OSHA Docket Office
Docket No. OSHA–H005C–2006–0870
U.S. Department of Labor
200 Constitution Avenue NW
Washington, D.C. 20210
Attention: RIN 1218–AB76– Occupational Exposure to Beryllium and Beryllium Compounds in Construction and Shipyard Sectors, Docket No. OSHA–H005C–2006–0870.
To the Department of Labor:
On January 9, 2017, OSHA published a Final Rule (FR) establishing a new Permissible Exposure Limit (PEL) for beryllium for general industry, construction and shipyards. The FR also established ancillary provisions, such as protective clothing and medical surveillance, to further limit workers’ exposure to beryllium. On June 27, 2017, OSHA published a notice of proposed rule-making (NPRM) proposing to revoke the ancillary provisions for the construction and shipyard sectors.
The Economic Policy Institute (EPI) is a nonprofit, nonpartisan think tank created in 1986 to include the needs of low- and middle-income workers in economic policy discussions. We are writing to express our opposition to the Occupational Safety and Health Administration (OSHA) proposal to revoke the ancillary provisions limiting occupational exposure to beryllium in the construction and shipyard sectors. OSHA must adequately protect all workers exposed to beryllium, not only those in general industry. According to OSHA’s own analysis, nearly one in five workers (18.6 percent) who are exposed to beryllium work in the construction and shipyard sectors and “the best available evidence indicates that there is a significant risk of CBD [chronic beryllium disease] and lung cancer to workers in construction and shipyards based on the exposure levels observed” (82 Fed. Reg. 2568; 82 Fed. Reg. 29221). If enacted, the NPRM will fail to fully protect workers in the construction and shipyard sectors from beryllium exposure and will increase the incidence of beryllium-related death and illness. The cost of the resulting illness and death would outweigh any cost savings to businesses. Further, the proposed changes are based on assumptions that contradict those in the FR without providing new evidence to justify these claims. There changes are therefore arbitrary and capricious.
We urge OSHA not to revoke the ancillary provisions protecting construction and shipyard workers from beryllium exposure. The proposal to revoke these provisions was made without considering new evidence and, if finalized, will cost lives.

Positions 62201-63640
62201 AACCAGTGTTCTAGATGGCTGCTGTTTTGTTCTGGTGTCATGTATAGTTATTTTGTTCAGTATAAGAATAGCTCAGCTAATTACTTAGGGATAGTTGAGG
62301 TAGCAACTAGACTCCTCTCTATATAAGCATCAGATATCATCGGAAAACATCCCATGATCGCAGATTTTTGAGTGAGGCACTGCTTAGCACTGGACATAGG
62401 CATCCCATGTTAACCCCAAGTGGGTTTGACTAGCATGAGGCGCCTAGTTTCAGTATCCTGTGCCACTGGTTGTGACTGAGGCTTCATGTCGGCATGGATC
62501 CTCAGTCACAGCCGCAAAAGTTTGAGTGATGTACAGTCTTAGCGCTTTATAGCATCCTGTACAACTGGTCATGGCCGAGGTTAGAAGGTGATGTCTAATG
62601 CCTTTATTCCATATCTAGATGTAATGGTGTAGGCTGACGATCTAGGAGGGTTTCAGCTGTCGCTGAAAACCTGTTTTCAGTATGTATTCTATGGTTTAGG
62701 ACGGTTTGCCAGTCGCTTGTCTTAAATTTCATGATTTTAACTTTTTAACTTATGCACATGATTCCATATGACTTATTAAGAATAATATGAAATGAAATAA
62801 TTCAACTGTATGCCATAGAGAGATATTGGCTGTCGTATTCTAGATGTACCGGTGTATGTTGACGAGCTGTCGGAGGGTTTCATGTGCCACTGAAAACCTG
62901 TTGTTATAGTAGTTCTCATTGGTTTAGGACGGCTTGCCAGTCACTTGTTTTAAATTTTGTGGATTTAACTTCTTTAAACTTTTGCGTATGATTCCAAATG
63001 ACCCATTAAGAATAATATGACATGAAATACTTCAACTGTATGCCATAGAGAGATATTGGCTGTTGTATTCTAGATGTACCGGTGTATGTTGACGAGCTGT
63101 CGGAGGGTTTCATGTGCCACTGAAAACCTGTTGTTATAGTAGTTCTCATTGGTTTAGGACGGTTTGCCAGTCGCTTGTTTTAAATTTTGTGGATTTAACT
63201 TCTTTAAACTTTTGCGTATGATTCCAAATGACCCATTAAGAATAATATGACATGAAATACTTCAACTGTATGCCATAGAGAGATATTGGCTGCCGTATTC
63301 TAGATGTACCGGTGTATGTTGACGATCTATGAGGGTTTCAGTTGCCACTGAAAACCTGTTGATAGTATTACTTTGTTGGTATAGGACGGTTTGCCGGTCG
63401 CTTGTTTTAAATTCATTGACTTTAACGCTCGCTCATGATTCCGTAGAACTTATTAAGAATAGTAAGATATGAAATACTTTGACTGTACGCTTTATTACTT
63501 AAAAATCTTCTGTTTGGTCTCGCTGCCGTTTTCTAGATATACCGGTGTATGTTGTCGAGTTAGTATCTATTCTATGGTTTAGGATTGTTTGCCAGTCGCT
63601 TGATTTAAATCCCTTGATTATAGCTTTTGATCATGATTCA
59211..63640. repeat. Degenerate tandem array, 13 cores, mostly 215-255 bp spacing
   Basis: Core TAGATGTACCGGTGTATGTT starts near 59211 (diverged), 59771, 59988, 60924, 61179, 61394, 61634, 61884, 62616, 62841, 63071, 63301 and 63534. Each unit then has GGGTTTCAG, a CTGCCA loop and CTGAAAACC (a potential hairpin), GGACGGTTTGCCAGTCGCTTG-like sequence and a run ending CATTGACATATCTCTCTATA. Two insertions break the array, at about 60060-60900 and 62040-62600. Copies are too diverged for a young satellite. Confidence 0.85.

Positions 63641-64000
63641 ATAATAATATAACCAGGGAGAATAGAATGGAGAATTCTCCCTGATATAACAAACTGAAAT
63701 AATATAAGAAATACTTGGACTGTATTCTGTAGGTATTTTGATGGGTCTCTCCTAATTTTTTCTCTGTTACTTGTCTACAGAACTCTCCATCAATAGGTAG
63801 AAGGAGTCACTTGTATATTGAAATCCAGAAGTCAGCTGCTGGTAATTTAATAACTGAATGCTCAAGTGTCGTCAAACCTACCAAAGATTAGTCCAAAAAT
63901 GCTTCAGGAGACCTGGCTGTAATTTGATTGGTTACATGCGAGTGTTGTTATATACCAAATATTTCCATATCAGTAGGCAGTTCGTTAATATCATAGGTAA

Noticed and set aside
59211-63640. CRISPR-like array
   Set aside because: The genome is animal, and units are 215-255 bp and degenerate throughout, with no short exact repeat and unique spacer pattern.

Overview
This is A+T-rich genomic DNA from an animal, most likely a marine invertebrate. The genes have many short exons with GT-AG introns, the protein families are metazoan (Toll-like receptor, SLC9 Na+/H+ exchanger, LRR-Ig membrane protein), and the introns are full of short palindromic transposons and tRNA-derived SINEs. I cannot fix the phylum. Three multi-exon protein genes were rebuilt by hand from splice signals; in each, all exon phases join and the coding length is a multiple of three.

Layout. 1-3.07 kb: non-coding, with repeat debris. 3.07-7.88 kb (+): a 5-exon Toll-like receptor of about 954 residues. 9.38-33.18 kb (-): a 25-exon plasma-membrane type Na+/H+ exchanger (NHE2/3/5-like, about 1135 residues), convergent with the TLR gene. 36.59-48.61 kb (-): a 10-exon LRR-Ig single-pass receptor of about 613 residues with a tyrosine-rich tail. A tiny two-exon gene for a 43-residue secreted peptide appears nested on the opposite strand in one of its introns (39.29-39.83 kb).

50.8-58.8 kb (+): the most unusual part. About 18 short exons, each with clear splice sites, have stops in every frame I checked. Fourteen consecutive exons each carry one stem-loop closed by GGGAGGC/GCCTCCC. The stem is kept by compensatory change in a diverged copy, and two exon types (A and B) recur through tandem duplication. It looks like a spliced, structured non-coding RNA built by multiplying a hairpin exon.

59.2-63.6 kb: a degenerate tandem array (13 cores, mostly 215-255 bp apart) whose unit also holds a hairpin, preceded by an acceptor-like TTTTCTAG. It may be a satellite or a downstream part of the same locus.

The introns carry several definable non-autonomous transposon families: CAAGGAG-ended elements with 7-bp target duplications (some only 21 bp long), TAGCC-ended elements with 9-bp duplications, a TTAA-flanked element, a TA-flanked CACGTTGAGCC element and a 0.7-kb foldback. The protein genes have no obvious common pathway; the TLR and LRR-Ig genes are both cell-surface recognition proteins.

Enforcing the new PEL alone will not sufficiently reduce beryllium exposure. In the FR, OSHA found the remaining risk at the new PEL to be significant; however a lower PEL would not have been technologically feasible (82 Fed. Reg. 2471). To mitigate the remaining risk, OSHA added the ancillary provisions. Removing these provisions for the construction and shipyard sectors will put workers in these sectors at risk of low-level beryllium exposure, which OSHA has determined to be harmful. In the NPRM, OSHA estimates that 2,762.7 workers in the construction and shipyard sectors are exposed to beryllium levels between .05 and .1 μg/m3 and 3,794.1 workers in those sectors are exposed to beryllium levels between .1 and .2 μg/m3 (82 Fed. Reg. 29196). Although these levels are below the PEL, they are still harmful, placing workers at a higher risk of developing CBD (82 Fed. Reg. 2537). If the proposed changes in the NPRM are implemented, these workers will no longer be protected from beryllium exposure.
Revoking the ancillary provisions for the construction and shipyard sectors will result in six cases of CBD each year, four of them being fatal, which will reduce benefits by $27.6 million annually, according to information provided in the final economic analysis (FEA). Given that the annual cost savings of removing the provisions will be less than $11.9 million, the proposed changes in the NPRM, if implemented, would be more costly to society than the existing rule (OSHA 2016 VIII-8). This is an analysis of regulatory alternative #2a from the FEA, which was an alternative that excluded the construction and shipyard sectors from all aspects of the FR (OSHA 2016 VIII-8). Comparing alternative #2a to the FR allows us to isolate the benefits and costs of including the construction and shipyard sectors in the FR. When summarizing these findings in the NPRM, OSHA notes that the FEA found that the FR “would prevent 4 cases of fatal and 2 cases of non-fatal CBD annually in these two sectors. Almost all of these estimated benefits were the result of the ancillary provisions” (82 Fed. Reg. 29215). Although regulatory alternative #2a excluded the sectors from all aspects of the FR (not just the ancillary provisions but also the PEL), OSHA acknowledges that almost all of these benefits were the result of the ancillary provisions, as opposed to the PEL. Similarly, the cost savings from removing the PEL requirement for these industries is negligible, so it is appropriate to use the economic analysis from regulatory alternative #2a in assessing the NPRM.